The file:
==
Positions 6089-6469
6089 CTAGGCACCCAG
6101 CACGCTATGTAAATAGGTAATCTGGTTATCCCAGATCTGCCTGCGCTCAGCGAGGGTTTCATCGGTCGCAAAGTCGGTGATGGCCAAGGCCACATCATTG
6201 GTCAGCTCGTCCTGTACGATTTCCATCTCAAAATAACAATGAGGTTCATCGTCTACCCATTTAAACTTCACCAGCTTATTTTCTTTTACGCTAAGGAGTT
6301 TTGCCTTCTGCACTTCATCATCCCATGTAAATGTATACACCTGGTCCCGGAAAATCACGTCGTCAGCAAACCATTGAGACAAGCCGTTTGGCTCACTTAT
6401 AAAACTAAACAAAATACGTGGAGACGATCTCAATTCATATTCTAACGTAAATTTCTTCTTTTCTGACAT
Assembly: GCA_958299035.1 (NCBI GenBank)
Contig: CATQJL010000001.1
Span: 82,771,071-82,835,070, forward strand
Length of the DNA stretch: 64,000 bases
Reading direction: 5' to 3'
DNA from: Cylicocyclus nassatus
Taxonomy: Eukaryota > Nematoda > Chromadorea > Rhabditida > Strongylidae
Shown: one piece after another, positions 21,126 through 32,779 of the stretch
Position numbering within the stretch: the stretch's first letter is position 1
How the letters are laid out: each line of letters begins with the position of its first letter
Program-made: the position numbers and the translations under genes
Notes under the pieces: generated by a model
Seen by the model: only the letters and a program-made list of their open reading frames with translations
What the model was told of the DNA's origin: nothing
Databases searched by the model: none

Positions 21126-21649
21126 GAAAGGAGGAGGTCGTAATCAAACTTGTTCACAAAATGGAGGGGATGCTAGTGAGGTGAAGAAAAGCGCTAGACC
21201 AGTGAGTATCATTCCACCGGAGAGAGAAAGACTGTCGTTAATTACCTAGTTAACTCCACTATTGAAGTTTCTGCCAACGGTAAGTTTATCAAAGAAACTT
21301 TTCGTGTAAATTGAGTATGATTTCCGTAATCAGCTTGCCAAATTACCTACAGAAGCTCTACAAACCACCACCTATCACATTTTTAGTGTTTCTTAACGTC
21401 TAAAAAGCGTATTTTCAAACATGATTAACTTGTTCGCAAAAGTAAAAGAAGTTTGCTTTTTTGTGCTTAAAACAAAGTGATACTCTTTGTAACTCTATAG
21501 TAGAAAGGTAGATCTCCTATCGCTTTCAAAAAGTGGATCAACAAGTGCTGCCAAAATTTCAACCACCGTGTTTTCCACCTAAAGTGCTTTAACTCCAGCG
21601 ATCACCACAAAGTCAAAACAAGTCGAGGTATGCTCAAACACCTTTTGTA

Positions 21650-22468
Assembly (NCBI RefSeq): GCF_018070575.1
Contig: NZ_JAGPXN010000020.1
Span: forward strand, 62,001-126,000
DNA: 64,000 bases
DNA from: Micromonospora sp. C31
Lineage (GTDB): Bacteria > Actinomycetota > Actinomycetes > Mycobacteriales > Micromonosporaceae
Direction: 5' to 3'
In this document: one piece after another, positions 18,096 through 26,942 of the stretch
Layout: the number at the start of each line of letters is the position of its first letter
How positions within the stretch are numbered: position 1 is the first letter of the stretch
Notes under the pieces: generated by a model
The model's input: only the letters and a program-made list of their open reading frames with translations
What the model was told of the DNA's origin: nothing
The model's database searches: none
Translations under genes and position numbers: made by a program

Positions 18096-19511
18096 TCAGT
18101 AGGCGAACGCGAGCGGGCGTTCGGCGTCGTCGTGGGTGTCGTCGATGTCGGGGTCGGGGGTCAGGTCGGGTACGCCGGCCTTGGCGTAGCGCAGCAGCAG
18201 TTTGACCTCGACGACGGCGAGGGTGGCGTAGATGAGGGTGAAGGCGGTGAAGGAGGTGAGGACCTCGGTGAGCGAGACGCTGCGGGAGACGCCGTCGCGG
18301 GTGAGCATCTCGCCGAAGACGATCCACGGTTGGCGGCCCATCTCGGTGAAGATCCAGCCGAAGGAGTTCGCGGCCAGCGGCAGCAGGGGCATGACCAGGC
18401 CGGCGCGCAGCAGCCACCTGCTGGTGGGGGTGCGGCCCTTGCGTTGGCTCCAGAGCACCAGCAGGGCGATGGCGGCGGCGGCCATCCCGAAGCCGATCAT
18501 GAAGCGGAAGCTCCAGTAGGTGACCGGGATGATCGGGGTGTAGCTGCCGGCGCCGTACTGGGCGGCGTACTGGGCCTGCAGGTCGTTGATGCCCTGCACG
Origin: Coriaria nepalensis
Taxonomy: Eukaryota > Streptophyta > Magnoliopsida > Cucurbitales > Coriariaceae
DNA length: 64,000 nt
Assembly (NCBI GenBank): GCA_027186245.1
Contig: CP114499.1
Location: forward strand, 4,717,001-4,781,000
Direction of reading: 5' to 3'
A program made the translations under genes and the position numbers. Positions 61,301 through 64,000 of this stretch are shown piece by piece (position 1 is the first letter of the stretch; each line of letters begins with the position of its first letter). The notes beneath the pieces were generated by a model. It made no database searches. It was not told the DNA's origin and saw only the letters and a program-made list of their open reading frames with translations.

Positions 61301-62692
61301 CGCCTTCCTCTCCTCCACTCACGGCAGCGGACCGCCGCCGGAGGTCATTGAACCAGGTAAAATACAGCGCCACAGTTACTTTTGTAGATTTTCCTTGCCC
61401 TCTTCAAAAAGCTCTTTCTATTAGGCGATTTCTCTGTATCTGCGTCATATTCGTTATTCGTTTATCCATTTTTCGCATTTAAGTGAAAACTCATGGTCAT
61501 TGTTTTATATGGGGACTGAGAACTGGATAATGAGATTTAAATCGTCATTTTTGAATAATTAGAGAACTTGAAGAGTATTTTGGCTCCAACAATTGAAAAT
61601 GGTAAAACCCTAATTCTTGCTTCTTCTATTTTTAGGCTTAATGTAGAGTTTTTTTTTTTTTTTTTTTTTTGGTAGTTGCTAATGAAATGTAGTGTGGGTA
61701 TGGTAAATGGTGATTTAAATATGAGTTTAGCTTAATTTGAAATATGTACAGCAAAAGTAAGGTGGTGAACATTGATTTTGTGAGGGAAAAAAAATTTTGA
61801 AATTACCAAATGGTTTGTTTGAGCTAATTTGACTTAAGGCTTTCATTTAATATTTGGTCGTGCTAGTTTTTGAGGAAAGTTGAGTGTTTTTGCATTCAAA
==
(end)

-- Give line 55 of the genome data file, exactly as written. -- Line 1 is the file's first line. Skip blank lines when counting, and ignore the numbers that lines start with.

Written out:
Assembly (NCBI GenBank): GCA_027186245.1